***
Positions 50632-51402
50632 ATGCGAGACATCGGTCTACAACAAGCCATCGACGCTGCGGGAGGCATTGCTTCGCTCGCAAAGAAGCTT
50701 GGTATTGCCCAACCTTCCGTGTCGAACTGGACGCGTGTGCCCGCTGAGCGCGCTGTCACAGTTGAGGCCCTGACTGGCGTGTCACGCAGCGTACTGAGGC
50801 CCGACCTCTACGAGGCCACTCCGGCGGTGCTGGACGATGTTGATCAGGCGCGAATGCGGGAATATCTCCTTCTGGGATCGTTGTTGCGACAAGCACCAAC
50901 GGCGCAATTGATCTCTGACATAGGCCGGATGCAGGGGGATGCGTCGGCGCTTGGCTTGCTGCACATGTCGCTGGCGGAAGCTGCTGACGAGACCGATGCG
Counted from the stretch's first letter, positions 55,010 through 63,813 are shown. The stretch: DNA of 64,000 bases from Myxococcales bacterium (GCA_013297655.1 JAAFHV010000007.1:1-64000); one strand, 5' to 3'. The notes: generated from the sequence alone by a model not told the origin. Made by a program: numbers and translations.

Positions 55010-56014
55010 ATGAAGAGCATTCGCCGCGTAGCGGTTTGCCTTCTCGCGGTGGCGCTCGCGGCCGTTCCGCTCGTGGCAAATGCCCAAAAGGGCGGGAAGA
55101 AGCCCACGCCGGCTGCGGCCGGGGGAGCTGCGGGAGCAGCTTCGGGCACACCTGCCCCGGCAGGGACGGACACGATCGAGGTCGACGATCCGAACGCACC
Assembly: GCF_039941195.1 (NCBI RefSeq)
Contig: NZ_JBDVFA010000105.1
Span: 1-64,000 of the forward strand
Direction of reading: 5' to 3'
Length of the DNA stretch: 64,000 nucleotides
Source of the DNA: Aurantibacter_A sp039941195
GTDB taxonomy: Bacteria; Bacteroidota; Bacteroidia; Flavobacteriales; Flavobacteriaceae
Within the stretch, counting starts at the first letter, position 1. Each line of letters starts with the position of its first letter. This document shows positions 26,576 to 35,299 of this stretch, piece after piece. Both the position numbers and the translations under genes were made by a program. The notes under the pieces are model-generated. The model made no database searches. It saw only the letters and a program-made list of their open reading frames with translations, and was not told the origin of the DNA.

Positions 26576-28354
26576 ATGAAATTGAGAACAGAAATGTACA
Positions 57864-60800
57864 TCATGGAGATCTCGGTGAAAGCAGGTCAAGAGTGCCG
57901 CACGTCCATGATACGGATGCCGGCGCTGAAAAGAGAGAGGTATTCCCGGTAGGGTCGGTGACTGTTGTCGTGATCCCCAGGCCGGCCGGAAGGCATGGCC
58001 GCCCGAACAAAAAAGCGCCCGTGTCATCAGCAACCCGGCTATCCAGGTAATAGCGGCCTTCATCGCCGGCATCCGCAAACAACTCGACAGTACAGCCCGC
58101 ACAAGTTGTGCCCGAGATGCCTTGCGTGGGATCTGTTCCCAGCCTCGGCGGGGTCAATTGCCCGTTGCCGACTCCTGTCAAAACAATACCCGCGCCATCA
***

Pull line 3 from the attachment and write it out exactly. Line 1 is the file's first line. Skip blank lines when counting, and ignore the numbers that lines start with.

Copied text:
50701 GGTATTGCCCAACCTTCCGTGTCGAACTGGACGCGTGTGCCCGCTGAGCGCGCTGTCACAGTTGAGGCCCTGACTGGCGTGTCACGCAGCGTACTGAGGC